A FEW STRAY rounds have found their way across the great divide that separates actual Baltimore from its premium-cable facsimile, and those of us with responsibility for maintenance of the make-believe version feel compelled to reinforce the barrier between our world and yours.
It seems that there are some HBO viewers who, upon encountering a youthful, energetic and ambitious city councilman concerned about the city's crime rate, have paired this fictional being with one of flesh and blood. They see parallels, similarities, perhaps even a physical resemblance of some sort.
And therefor I hasten to assure those viewers that it is decidedly untrue. Thomas Carcetti, the hard-nosed, pugnacious 1st District councilman appearing on HBO is in no way, shape or form a dramatized rendering of Nick D'Adamo. To say so is a foul canard.
OK, OK. Just kidding.
He's not supposed to be Martin O'Malley either.
In fact, none of the recurring characters on The Wire represents any Baltimorean in particular. Certainly, this might sound to some readers as a standard boilerplate denial of what they think they already know. But, honestly, to suggest that the show is a roman a clef for our city on the bay is unfair to both sides. It denies human beings the privacy and subtlety of their own lives; it denies that the writers and actors are engaged in anything creative.
Yes, there are inside jokes. Yes, there are occasional cameos by notable locals. Yes, there is a perverse sense of hometown chauvinism in certain scenes. And yes, the writers - most of us being local - are referencing our sense of the city's history, crime, culture, political strata and social framework.
We are writing what we know. Or trying to.
Avon Barksdale? He is not Melvin Williams, or Warren Boardley, or Linwood Williams, or Peanut King. He is in a sense, all of those kingpins from Baltimore's criminal past - and therefore none of them. We are writers. We steal big and small, from everywhere and everyone, gathering this anecdote about this player, and this scene from the story of that one.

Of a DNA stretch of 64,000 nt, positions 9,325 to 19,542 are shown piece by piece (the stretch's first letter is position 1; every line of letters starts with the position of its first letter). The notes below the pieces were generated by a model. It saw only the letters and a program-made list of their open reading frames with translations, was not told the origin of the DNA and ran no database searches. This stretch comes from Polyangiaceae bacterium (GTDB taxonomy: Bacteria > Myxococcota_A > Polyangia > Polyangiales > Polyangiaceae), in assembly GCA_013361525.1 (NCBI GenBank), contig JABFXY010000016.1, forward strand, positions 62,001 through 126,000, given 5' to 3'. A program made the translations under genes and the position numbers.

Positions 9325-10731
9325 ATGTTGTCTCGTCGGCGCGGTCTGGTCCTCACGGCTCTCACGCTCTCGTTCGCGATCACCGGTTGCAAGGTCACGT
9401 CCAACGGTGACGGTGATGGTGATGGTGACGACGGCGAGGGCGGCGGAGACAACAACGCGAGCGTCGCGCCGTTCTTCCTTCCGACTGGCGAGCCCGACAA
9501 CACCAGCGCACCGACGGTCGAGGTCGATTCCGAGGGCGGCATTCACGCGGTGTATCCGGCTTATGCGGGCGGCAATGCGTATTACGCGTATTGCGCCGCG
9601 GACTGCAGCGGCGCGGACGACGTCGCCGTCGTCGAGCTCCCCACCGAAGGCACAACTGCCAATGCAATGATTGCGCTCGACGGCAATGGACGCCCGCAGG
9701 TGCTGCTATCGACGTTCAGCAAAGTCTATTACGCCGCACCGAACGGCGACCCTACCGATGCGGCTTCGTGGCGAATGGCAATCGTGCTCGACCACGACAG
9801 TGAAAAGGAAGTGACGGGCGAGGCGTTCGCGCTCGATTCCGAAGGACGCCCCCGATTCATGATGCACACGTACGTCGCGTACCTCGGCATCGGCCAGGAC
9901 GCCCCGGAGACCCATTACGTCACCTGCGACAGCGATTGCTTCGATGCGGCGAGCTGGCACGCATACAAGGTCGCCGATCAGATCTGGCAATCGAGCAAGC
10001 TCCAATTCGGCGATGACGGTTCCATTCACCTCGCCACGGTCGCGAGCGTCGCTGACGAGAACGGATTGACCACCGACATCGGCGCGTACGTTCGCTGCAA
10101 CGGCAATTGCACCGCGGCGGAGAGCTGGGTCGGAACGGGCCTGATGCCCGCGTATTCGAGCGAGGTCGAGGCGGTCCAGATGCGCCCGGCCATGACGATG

Mayor Clarence Royce? He isn't Clarence Du Burns. Nor should he be mistaken with Kurt Schmoke. Nor for that matter is he the mayor that Lawrence Bell or Carl Stokes might have been had they taken the cake.
McNulty is not Ed Burns or Harry Edgerton or Kevin Davis or Gary Childs, but a composite of all those fine investigators and more. Bunk Moreland? True, he bares some modest resemblance to Oscar "The Bunk" Requer, but that's just a little bit of homage to a notable city homicide veteran. Within Wendell Pierce's portrayal, we have found room for pieces of Terry McLarney, Donald Dorden, Eddie Brown and others.
And even when we offer a name that seems to directly reference the real - Jay Landsman or Barlow or Crutchfield; or the street names of notable Baltimore players such as Bodie or Stringer or Marlo - these, too, are almost certain to bear only a vague, disorganized connection to the actual people. They are shout-outs, acknowledgements of individuals that the writers have known, or policed, or reported on; a string of quick chin nods between our world and yours.
So take no offense and forgive us the trespass. And, above all, make no assumptions.
When it comes to the characters on The Wire, there is no schematic by which real Baltimore can be paired to its HBO equivalent. None that works anyway. Only with regard to the larger themes of the story - a drug war gone awry, institutions devouring individuals, a postindustrial city struggling against the political and socioeconomic forces arrayed against it - are we trying to be careful, exacting and in earnest.
A sole exception would be the piercing, fully intellectualized character known as Newspaperman No. 2 and seen briefly in the media scrum outside a union hall in Episode 211: He was, I will admit, the complete David Simon experience.
And brilliantly portrayed, I should add.
David Simon, an author and former crime reporter with The Sun, is a writer and executive producer of "The Wire."